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Howard Finster

Howard Finster, inside his Bicycle Tower, 1986

Howard Finster, inside his Bicycle Tower, 1986

1986, photo by Marianne Barcellona,
© Marianne Barcellona, All Rights Reserved

Born 1916, Valley Head, Alabama

Died 2001, Rome, Georgia

Howard Finster began preaching at age sixteen. To support his evangelical work, which often involved traveling to give tent revival sermons, he took on an assortment of handyman jobs. Once while repairing a bicycle, he claimed to have seen a face on a smudge of white paint, inspiring him to try painting a portrait of George Washington from a dollar bill. The sixty-year-old Finster then spent the next twenty-four years creating thousands of artworks, which he displayed in the roadside installation he began building in Pennville, Georgia, in the early 1960s and later called Paradise Garden. By the end of the 1970s, he had become one of the most famous folk artists in the US, attracting tourists and coverage in major media outlets.

Finster approached art as the most memorable, effective way to spread his evangelical message. His sermonlike paintings mix fantastic, otherworldly vistas with hand-lettered biblical verses, fire and brimstone admonishments, and personal aphorisms, often riddled with creative misspellings and wordplay. He also depicted popular subjects and patriotic historical figures. He translated his visions at a rapid pace, comparing himself to a television. This prolific output, mass-produced with the help of his family, was installed among the assemblages and whimsical structures of Paradise Garden, where they were offered for sale. A consummate showman, Finster embraced the media as a way to amplify his message, notably collaborating on album art and music videos with R.E.M. and the Talking Heads. In taking advantage of his celebrity to promote his message ceaselessly, Finster modeled himself after Elvis Presley, who became one of his favored subjects.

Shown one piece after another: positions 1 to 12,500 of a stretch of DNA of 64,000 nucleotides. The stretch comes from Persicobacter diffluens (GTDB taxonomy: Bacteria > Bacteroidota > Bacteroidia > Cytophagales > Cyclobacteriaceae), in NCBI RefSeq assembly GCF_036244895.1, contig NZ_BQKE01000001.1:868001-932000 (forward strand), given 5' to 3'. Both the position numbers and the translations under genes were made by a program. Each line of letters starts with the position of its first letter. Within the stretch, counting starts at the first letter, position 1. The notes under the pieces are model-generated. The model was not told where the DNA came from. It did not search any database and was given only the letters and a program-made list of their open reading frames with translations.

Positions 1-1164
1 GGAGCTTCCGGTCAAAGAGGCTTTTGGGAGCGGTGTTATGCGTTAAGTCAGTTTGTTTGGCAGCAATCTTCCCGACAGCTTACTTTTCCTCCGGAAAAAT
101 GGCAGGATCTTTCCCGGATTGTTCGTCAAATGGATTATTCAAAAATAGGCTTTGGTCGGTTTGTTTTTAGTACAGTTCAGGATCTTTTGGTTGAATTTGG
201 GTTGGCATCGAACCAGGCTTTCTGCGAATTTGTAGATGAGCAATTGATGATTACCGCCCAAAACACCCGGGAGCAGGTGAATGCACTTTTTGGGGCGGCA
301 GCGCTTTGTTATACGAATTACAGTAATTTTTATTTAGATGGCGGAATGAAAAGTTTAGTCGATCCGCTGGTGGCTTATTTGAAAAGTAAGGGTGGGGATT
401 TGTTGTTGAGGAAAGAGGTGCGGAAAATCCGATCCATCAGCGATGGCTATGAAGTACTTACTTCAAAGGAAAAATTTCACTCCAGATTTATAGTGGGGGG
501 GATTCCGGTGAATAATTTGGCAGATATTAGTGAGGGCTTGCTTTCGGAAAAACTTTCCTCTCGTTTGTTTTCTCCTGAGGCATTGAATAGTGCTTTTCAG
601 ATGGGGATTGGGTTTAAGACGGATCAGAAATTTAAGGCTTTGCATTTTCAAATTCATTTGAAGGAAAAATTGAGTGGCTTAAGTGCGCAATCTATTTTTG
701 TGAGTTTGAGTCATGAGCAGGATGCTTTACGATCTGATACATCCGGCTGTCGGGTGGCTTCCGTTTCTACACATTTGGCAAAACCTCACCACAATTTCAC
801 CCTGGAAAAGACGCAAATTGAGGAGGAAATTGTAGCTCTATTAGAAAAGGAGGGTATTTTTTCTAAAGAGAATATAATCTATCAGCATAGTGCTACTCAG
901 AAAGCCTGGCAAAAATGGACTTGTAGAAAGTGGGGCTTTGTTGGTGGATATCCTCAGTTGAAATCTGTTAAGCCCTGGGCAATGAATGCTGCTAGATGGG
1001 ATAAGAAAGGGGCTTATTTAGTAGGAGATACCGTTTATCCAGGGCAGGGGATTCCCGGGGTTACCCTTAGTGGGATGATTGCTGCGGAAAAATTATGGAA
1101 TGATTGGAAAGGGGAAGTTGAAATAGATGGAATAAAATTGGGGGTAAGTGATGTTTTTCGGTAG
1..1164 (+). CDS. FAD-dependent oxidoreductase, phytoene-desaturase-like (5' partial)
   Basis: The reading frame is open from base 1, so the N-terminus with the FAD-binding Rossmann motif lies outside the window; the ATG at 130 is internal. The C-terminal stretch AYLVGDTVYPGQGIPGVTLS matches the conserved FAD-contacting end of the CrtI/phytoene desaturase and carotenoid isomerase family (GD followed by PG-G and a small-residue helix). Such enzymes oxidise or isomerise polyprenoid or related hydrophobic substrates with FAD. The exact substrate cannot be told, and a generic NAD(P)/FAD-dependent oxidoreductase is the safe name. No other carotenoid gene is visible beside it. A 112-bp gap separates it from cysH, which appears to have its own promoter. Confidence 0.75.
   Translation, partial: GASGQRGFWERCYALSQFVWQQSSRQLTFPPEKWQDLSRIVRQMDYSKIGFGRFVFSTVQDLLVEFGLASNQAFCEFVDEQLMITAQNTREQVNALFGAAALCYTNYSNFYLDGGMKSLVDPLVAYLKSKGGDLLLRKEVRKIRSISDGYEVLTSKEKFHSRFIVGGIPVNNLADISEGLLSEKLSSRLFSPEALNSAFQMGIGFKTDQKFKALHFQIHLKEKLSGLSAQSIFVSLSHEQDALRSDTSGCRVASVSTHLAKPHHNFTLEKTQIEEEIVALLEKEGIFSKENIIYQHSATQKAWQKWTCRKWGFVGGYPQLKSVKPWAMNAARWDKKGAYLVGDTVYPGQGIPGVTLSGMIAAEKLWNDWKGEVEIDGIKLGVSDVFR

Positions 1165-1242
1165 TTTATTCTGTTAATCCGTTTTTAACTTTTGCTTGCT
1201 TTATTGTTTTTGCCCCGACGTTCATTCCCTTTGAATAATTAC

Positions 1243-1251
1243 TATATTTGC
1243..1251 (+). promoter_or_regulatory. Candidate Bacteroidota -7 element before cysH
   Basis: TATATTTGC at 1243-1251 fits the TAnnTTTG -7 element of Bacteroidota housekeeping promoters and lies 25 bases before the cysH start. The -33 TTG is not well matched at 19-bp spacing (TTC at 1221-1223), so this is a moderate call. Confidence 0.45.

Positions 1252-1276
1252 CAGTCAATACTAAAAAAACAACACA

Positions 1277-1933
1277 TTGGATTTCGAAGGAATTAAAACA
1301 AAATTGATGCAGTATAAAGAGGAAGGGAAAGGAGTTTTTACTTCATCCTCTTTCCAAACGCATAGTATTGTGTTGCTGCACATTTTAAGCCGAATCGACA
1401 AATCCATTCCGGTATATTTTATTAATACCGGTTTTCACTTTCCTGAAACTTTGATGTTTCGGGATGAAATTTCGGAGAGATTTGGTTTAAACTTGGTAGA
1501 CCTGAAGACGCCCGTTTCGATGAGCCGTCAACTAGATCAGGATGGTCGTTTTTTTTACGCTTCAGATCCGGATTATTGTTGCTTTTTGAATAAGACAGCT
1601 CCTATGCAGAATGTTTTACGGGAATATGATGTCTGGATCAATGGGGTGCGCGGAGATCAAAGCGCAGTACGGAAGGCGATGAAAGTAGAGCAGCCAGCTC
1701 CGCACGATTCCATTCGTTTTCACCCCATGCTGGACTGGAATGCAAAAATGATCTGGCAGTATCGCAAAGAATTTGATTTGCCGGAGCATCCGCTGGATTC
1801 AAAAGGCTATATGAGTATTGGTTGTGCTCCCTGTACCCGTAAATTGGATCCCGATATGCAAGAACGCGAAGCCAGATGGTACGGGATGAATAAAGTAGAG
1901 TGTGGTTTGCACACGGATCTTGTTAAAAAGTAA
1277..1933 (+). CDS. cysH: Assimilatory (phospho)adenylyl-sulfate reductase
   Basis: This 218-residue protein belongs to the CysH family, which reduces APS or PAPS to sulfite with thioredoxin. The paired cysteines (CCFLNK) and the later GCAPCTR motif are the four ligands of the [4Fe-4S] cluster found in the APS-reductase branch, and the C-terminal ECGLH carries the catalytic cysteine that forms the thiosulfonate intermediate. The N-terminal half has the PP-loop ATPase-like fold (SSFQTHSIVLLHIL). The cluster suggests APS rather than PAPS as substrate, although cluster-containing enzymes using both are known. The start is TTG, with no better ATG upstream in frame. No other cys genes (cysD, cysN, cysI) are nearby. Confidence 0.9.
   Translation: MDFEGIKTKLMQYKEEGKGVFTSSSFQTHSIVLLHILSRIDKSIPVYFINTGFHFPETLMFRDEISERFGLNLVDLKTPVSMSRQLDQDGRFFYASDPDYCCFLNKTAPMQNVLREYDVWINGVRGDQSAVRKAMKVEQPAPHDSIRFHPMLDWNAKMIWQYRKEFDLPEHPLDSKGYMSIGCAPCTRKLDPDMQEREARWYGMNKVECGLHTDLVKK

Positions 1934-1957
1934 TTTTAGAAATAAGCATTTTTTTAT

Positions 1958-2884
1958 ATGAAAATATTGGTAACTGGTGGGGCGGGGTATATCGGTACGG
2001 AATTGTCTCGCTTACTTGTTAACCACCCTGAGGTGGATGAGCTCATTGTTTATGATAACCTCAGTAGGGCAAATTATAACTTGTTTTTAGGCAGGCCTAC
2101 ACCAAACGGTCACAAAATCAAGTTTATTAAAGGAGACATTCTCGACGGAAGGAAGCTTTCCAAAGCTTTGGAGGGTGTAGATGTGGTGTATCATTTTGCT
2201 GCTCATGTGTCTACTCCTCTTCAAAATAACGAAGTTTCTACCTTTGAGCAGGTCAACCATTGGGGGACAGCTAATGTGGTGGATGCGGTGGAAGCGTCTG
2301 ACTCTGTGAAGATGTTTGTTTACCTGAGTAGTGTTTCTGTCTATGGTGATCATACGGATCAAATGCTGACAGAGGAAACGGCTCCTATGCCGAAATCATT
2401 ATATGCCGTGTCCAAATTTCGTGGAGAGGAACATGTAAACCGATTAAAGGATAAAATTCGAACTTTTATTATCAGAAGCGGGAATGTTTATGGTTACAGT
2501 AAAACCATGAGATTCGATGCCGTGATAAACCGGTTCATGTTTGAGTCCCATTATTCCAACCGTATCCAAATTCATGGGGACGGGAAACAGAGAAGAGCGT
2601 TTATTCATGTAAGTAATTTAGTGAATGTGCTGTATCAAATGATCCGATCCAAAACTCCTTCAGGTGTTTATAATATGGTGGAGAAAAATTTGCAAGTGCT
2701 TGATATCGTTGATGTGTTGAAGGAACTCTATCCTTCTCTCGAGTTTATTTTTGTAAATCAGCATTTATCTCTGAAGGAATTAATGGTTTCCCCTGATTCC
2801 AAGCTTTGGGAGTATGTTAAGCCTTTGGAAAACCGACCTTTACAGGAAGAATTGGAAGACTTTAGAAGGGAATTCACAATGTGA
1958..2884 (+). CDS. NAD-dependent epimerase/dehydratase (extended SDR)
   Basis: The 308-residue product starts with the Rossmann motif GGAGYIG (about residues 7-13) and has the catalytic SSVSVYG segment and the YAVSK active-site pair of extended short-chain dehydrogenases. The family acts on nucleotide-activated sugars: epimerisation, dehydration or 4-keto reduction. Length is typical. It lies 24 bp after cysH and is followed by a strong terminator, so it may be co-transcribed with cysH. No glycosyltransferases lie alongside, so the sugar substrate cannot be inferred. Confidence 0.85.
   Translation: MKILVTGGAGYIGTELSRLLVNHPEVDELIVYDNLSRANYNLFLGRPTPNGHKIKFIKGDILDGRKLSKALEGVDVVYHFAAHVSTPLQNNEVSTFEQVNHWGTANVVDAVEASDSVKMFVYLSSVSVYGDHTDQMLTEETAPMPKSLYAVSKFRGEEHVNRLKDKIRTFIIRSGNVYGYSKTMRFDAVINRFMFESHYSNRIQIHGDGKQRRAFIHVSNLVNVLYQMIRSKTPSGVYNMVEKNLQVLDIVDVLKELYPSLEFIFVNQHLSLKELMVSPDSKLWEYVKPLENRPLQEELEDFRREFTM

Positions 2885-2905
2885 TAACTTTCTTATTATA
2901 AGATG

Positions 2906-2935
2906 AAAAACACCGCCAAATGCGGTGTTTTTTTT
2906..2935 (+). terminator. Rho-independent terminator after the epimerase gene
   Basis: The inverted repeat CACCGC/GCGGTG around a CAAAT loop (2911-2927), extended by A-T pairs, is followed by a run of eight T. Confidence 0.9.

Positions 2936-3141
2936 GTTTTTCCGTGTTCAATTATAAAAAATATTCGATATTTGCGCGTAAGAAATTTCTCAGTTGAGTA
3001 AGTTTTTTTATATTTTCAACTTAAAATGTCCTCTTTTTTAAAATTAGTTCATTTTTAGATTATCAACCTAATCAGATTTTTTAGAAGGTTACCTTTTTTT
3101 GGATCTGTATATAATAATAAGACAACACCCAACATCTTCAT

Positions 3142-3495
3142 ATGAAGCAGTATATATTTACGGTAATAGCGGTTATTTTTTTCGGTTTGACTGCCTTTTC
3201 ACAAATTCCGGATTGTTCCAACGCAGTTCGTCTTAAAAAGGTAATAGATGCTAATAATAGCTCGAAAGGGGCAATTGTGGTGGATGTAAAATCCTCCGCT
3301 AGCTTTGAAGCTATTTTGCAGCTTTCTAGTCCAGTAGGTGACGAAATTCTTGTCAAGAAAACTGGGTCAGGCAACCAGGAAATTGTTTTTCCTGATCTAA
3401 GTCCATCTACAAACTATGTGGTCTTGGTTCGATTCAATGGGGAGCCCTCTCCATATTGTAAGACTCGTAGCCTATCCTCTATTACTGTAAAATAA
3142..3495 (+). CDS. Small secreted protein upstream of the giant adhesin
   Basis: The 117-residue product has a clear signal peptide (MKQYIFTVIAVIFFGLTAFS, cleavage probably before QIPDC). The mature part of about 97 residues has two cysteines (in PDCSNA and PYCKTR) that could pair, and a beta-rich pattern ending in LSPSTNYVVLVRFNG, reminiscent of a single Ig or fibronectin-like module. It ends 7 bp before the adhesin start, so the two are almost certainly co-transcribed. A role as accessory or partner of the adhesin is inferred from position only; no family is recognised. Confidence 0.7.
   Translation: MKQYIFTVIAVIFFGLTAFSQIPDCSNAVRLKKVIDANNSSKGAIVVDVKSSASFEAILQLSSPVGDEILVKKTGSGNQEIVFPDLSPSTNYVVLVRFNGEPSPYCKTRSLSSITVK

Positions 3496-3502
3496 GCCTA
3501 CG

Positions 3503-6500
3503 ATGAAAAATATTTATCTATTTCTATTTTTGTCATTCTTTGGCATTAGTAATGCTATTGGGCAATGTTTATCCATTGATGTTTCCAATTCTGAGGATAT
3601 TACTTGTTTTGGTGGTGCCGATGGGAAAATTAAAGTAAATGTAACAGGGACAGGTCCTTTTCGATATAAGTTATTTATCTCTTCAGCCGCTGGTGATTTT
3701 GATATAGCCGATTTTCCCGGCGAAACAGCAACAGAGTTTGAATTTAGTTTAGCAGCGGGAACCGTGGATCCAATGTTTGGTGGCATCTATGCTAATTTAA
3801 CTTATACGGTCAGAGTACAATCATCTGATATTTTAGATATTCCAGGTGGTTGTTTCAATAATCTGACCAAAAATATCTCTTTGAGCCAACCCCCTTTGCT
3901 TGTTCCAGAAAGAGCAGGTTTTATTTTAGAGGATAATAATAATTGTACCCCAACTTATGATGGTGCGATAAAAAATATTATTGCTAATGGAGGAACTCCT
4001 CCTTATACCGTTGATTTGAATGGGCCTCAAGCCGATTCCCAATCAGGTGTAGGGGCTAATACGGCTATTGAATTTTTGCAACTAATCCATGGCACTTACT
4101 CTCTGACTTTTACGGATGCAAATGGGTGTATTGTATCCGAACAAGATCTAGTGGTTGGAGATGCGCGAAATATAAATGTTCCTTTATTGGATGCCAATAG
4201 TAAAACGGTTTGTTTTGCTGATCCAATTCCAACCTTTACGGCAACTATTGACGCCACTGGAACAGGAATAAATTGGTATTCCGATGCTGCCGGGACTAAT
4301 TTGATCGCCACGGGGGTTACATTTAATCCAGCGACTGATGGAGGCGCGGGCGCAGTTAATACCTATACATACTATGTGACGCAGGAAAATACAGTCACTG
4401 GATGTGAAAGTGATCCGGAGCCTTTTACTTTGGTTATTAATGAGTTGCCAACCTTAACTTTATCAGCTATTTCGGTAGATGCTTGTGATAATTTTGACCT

Vision of a Great Gulf on Planet Hell embodies Finster’s idiosyncratic apocalyptic imagery, portraying an infernal landscape overlain with descriptive labels, admonitions, and scriptural fragments. The more bucolic scene of Take My Yoke Upon You and Learn of Me Saith Jesus, #1,060 is also interwoven with fragments of a didactic sermon. Finster’s admiration for secular figures such as Henry Ford is the fulcrum of another piece, which depicts a gallery of historical portraits made of worked aluminum within a signature handmade frame.

 

Jenevive Nykolak

 

Davies, Glen c., Stranger in Paradise: The Works of Reverend Howard Finster. With Jim Arient, Phyllis Kind, and Norman J. Girardot. Champaign, IL : Krannert Art Museum and Kinkead Pavilion, 2010. Girardot, Norman J. Envisioning Howard Finster: The Religion and Art of a Stranger from Another World. Berkeley: University of California Press, 2015.